We weren’t half way up when all the original protagonists had faded, leaving me on the front. Not somewhere I wanted to be this soon. Besides being sure I was way too far from the finish, there was a steady headwind that made you feel as if you were riding in molasses.
What to do? Well, there wasn’t much I could do, so I put my head down and tried to nail the hardest pace I could hold to the finish, wherever the hell that was.
About 2/3rds of the way up, the finish line tent came into view, great! Except… boy did my legs hurt. I slowed, I didn’t want to, but pulling hard into the wind had clearly drained my reserves. Out of the corner of my eye I caught a glimpse of a Webcore rider, then another… bummer… here comes the inevitable swamping when the patient peloton over takes the bonehead who’s been pushing the wind for them. But, I’ve gotten better about looking over my shoulder at who’s coming up, and guess what? Myself and the two Webcore riders, Kevin Susco and Scott Frake, had a nice gap on the chasers.
Well… third place would be a real accomplishment in such a well known competitive race. Especially behind Kevin and Scott, my pre-race picks for likely winners.
Scott went by me with Kevin on his wheel. I knew I had to jump on Kevin’s wheel to have any chance of holding off the hungry mob nipping at our heels. But did my legs have enough in them? As Kevin went by I jumped and was pleasantly surprise to find a little life left. But, what’s happening? Kevin’s dropping off Scott’s wheel, has he popped? Is this intentional to create a gap, keeping me from challenging Scott?
Once again I summoned the engine room for more power. I came around Kevin and grabbed Scott’s wheel. Kevin didn’t seem to be able to go with me, a good sign, but could I take Scott? Scott was really laying out the torque, it was 100 yards to the finish and I’m sure he was tasting victory. What was that? Did Scott just downshift? Yes! All right! I’ve got you now.
His downshift indicated that his legs were loaded and failing to respond. It was now or never. I came out of the saddle and gave one final push. I was past him and accelerating, I cruised over the line with room to spare. Scott’s effort had left him unable to fend off Kevin who nipped him at the line for 2nd.
I had felt good the entire race, but as soon as I crossed the line and sat back down, bam! Spasms in both quadriceps, I was on the verge of cramping. I like it much better when the cramps come after the race.
Saturday, May 10, 2008
I took the advice of Jim Langley and rode the entire race in my drops (this turned out to be excellent advice). I also was hyper aware of what was going on around me at all times. Finally, I probably didn’t ride as aggressively as I might have because one of my primary goals in this, my first ever Crit, was not to crash. I am most pleased to report that I achieved that goal and even found that I was able to meet another goal that I had yet to achieve in my previous races. I finished with the main pack without getting dropped. I am not going to trumpet that achievement any further here, as the course was completely flat and I think that only the very unprepared were dropped.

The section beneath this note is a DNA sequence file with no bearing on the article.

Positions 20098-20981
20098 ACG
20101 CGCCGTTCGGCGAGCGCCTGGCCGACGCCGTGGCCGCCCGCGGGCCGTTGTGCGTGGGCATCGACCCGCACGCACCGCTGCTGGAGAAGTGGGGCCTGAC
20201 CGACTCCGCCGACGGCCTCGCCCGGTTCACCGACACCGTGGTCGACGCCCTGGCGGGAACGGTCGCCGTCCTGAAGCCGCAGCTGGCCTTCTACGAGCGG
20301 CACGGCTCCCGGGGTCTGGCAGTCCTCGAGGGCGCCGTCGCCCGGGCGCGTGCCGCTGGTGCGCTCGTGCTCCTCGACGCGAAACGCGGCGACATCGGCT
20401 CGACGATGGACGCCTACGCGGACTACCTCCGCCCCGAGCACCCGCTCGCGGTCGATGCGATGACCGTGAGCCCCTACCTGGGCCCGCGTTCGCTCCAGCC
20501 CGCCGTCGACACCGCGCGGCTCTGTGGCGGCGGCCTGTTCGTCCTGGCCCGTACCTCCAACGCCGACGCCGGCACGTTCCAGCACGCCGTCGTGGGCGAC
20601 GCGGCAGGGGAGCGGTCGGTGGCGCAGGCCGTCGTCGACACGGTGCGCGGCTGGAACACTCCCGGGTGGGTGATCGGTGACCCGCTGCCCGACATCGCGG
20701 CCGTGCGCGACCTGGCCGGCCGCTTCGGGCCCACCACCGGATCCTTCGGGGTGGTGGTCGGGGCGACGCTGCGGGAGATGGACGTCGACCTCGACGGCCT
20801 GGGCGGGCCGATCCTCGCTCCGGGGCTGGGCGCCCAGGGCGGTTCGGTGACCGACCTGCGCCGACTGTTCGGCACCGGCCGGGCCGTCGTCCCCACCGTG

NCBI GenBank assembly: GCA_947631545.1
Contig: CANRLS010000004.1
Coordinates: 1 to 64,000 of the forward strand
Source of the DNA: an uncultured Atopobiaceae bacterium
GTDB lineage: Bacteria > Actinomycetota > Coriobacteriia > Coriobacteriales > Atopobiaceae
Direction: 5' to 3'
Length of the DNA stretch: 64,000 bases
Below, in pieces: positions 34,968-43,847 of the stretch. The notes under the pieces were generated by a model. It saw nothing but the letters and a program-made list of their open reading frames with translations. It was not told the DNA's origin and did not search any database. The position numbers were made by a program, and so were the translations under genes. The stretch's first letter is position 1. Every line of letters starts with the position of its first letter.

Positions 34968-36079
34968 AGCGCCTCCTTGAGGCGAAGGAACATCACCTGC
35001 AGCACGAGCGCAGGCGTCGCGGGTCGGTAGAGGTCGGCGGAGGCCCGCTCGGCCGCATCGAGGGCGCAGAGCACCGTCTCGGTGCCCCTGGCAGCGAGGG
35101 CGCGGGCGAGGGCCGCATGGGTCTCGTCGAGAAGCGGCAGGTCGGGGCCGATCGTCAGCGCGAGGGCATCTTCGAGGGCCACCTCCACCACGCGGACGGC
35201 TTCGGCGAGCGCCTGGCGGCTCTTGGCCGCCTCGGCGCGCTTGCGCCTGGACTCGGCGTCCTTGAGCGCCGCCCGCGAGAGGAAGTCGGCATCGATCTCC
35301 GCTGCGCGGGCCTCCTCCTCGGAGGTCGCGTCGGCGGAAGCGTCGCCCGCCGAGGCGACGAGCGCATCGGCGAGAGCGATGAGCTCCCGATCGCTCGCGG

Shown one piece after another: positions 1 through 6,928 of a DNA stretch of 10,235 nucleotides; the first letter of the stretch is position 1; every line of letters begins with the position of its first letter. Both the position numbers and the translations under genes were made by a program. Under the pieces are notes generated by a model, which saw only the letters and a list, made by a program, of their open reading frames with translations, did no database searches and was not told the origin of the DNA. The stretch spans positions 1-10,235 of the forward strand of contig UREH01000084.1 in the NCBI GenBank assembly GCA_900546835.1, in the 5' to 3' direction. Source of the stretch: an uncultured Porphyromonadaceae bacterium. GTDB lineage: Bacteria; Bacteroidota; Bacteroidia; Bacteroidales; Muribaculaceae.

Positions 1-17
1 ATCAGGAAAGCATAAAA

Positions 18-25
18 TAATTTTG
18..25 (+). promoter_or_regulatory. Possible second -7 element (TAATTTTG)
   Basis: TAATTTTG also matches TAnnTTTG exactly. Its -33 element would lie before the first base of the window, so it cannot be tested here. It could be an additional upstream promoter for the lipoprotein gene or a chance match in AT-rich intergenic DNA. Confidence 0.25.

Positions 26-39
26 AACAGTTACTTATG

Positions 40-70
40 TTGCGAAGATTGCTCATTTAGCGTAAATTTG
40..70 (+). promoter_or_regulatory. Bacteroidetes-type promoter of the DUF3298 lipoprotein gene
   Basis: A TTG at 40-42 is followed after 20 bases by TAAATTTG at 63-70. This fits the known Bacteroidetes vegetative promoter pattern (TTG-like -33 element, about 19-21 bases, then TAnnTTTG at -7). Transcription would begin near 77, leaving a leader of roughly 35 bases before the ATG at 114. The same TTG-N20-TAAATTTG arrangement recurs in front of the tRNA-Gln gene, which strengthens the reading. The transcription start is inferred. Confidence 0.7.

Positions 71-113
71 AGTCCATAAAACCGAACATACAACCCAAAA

Vlada and Larry were also in this race, Larry racing as 55+, and Vlada and I racing as 45+. The course was a completely flat rectangle around a business park with one sweeping turn and three regular corners. We went in a counterclockwise direction, so all the turns were right handers. They started us off with a whistle and the first few laps were at a reasonable pace. I found that I was making mistakes going into the corners. I took them too tight and lost speed and my peleton protection from the wind in doing so. I started to try and just follow a good wheel through the turns and when I could remember to do that, I found I was using much less energy and the pace was not hard. I must be slow on the uptake however, because I continued to find myself picking my own line on too many occasions going into the turn. I am sorry to say that this sapped a lot of my available energy and prevented me from being fresh at the end. I was often chasing back on coming out of turns, but I felt good and failed to recognize the toll that was being taken.
I tried to keep Larry and Vlada in my sights in hopes that I could be of some use to one of them towards the end. They were both in front of me and even though I could work my way up to them on the straightaways, I almost always lost 10 to 12 positions through the corners. With about 6 laps to go, there was a mighty surge coming out of the second turn. All at once, I found myself on the verge of getting dropped. I was 20 – 25 yards off the back and feeling the pain. I watched a guy next to me drop off the back, and then a couple more. I was at the crucial point for myself in this race. I put it in a harder gear, stood out of the saddle and began to chase. It was hard, but I caught on to the group before the end of that lap. At this point I needed some recovery, and I feared that another surge was coming soon. Luckily for me, there were no attacks as the group was working out its strategies for the finish. I got to rest until there were only three laps to go. I looked up and saw Vlada only a couple of wheels in front of me. I was feeling pretty well recovered, and I decided to move up and see if I could offer him a leadout.
That’s when the shi… hit the fan. Going into the first turn, there was a massive slow down. I don’t know why it happened, but I just paid very close attention to my wheel and where I had to go to be safe. I came out of the turn alright, but I had lost Vlada and the group was surging hard. I jumped to stay on and chased down the straightaway. There was a lot of disorganization in the group because of the surge and the disturbance at the corner. All of a sudden, I found myself up against another rider; bar to bar, shoulder to shoulder, hip to hip. We both maintained our composure and managed to separate safely, but I think that some other riders went down around us. I think we were lucky that no one else hit us at that point, and I know that I am thankful for Jim’s advice about staying in the drops.